Opinion

In Starbucks Controversy, America’s Anti-racism Industry Opts for Symbol Over Substance

The Starbucks affair didn’t demonstrate pervasive racism at the company, it demonstrated how left and right get free rides on the issue of equality and opportunity

Protesters marching down Market Street are seen reflected in a Starbucks storefront in Philadelphia, a week after two black men were arrested at a Starbucks coffee shop
\ DOMINICK REUTER/ REUTERS

From the Jewish perspective, the biggest problem in the Starbucks "racism" affair is that the Anti-Defamation League was unceremoniously dismissed as one of the groups chosen to conduct a day of anti-bias training for the coffee chain's employees.

The Starbucks incident began with two black men entering a Philadelphia café, sitting at a table and asking to use the bathroom without placing an order (against company policy), prompting the staff to call in the police. They were arrested on charges of trespassing, although ultimately, Starbucks declined to pursue the matter.

Ironically, they had come to the café to meet a Jewish fellow, who came to their defense when the police arrived.

The ADL is subject to withering criticism on the left ostensibly it sponsors visits by American police officers to Israel, where they supposedly learn how to oppress African-Americans and other minorities. On that basis, Tamika Mallory, co-chairwoman of the Women’s March and Black Lives Matter, accused the ADL on Twitter of “CONSTANTLY attacking black and brown people.”

The accusations are absurd. But the point was to send the message that in the race wars, American Jews are in the “white” camp. They have to cure themselves of the racism so ingrained in white culture. They have no role in teaching others.

The designation of Jews as “white” shows how the fight against racism has morphed into a complex system of racial distinctions and hierarchies that would make the discredited race theorists of the 19th century like Arthur de Gobineau feel quite at home.

For some modern-day anti-racists, for instance, the Holocaust isn't a cause relevant to them because it was just “white on white” racism.

But the Starbucks affair says even more about the business and racism.

The lessons not drawn

It beggars the imagination to think that the Starbuck employees or the police would have reacted as they did if the two men had been white.

But the lesson drawn by the race industry – the collection of NGOs, activists, academics and social-media loudmouths for whom racism is a business – is that the incident proved that Starbucks is a hopelessly racist organization.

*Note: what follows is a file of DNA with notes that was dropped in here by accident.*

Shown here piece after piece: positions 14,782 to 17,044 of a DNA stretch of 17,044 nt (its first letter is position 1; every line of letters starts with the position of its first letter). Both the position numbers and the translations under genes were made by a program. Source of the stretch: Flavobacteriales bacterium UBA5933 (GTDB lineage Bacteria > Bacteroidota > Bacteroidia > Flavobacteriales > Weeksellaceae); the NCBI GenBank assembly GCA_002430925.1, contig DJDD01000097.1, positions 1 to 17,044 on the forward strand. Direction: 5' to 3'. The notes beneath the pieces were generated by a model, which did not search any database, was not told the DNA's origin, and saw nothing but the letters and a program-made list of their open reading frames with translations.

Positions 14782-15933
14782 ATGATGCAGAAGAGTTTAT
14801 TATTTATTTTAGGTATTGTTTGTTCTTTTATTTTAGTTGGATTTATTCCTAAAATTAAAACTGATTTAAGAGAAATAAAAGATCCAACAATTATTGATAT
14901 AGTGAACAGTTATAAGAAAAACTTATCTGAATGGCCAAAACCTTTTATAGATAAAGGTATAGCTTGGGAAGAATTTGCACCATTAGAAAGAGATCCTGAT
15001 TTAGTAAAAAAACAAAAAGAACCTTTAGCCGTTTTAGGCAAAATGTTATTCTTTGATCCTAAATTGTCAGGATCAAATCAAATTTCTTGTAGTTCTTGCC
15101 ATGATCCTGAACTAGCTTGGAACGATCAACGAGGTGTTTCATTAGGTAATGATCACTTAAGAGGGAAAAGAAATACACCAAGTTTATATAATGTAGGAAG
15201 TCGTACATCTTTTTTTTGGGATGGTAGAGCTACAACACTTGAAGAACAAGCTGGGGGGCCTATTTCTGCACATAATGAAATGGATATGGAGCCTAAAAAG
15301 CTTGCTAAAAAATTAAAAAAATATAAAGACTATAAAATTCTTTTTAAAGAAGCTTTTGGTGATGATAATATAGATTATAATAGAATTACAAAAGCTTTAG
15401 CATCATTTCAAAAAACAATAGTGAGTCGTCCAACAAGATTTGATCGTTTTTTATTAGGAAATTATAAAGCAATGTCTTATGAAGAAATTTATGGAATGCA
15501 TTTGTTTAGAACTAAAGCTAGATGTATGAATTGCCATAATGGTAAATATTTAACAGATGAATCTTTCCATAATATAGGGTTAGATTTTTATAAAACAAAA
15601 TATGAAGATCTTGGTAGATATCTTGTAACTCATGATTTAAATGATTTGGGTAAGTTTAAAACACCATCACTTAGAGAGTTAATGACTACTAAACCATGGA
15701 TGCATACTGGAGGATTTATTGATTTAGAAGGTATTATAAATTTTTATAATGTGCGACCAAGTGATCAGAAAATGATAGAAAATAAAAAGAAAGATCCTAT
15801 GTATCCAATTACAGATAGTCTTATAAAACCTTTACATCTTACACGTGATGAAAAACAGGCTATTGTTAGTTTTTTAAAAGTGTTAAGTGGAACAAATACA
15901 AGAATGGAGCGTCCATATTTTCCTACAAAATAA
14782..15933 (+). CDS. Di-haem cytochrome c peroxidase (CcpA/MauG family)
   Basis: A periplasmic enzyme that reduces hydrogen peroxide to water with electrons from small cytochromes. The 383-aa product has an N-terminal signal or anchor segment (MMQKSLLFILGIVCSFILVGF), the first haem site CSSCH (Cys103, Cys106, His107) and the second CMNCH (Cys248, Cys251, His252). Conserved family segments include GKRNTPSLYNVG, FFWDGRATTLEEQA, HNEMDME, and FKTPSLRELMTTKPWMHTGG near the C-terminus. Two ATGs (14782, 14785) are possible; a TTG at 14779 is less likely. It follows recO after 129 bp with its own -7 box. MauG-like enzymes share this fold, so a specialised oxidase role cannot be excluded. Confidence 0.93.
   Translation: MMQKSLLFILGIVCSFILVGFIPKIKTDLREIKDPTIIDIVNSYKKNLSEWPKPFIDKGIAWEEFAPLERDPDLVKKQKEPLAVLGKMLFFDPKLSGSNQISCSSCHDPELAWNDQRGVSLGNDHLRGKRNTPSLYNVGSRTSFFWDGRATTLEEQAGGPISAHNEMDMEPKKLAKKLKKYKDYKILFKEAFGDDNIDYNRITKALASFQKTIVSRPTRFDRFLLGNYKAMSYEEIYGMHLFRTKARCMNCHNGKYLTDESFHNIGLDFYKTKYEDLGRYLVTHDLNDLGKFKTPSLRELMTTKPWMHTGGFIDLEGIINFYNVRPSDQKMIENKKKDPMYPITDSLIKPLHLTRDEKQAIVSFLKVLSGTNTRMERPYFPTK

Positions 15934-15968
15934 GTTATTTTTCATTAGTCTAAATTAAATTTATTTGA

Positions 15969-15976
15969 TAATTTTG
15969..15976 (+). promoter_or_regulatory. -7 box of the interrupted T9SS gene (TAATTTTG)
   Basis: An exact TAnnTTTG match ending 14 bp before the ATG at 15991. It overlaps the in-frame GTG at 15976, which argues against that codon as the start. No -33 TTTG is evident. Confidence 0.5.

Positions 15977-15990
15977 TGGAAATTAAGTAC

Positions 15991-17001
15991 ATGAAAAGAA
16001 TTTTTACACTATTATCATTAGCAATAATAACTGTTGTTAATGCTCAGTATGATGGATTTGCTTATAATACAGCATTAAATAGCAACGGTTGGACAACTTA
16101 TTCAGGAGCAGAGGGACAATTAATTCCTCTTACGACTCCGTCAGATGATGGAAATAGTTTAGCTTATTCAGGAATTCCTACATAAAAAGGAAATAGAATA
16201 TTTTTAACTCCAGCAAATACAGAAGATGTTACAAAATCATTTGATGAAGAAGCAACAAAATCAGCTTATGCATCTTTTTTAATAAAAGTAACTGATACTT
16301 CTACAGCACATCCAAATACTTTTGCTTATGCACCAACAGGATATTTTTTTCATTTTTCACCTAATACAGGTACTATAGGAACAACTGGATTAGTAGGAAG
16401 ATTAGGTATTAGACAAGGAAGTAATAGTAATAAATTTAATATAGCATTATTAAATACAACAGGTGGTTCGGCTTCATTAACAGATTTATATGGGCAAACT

The fallout prompted Starbucks to call for a day of training May 29 and called in four organizations (now three) to lead the sessions.

The fact is that Starbucks, just like the ADL, is not a racist organization unless you want to engage in the kind of innuendo that typifies the race wars.

Contrary to what the organizers of the training sessions say, Starbucks has long history of diversity training and initiatives, and its (Jewish) founder, Howard Schultz, has publicly committed himself to those goals in ways rarely seen in corporate America.

Of all the big corporations in America, Starbucks doesn’t need to be doing more. The incident seems to have been the private initiative of local employees and police. If it shows anything, it's how little leadership can do to ensure everyone on the payroll shares the vision.

Prima facie evidence, for some

More fairly, you can say that Starbuck’s diversity has its limits. The company properly boasts that 43% of its U.S. employees are “minorities,” and it claims that pay on the basis of race and gender is now 100% correlated with the job.

But the fact that 43% of its staffers are minorities doesn’t say much for a business where most are working espresso machines and cleaning floors. In the executive suite, only 18% are minorities, a term Starbucks doesn’t define.

For the racism industry, this is the number that might out Starbucks as a bastion of white privilege.

Instead, Starbucks got slammed for an isolated incident that runs counter to its corporate policies. 

Since the incident was caught on camera and went viral, it became ammunition par excellence for the racism industry, which prefers emotional confrontation over Confederate statues and problematic tweets rather than the hard work of identifying and addressing the gaps in education and opportunity in America.

Thus Unilever came under attack for a supposed racist GIF ad for Dove soap because it showed a black woman lifting her brown t-shirt to become a white woman in a white t-shirt. H&M was savaged in South Africa because of a catalogue picture showing a black boy wearing a shirt emblazoned with the phrase “Coolest monkey in the jungle.”

The fact is the Dove ad went on to show the white women lifting her shirt to become a brown one, and the mother of H&M model couldn’t understand what all the fuss was about.

It’s hard to believe that big companies sell products by appealing to the latent racism of their customers. If so, racism would be as common as sex in marketing, where the consumers’ appetite is routinely exploited.

For businesses, this situation isn’t as bad as you might think. It gets them real attention and lets it them assuage public outrage with an apology, while deflecting the real problem of a lack of diversity in business by focusing on nonsense.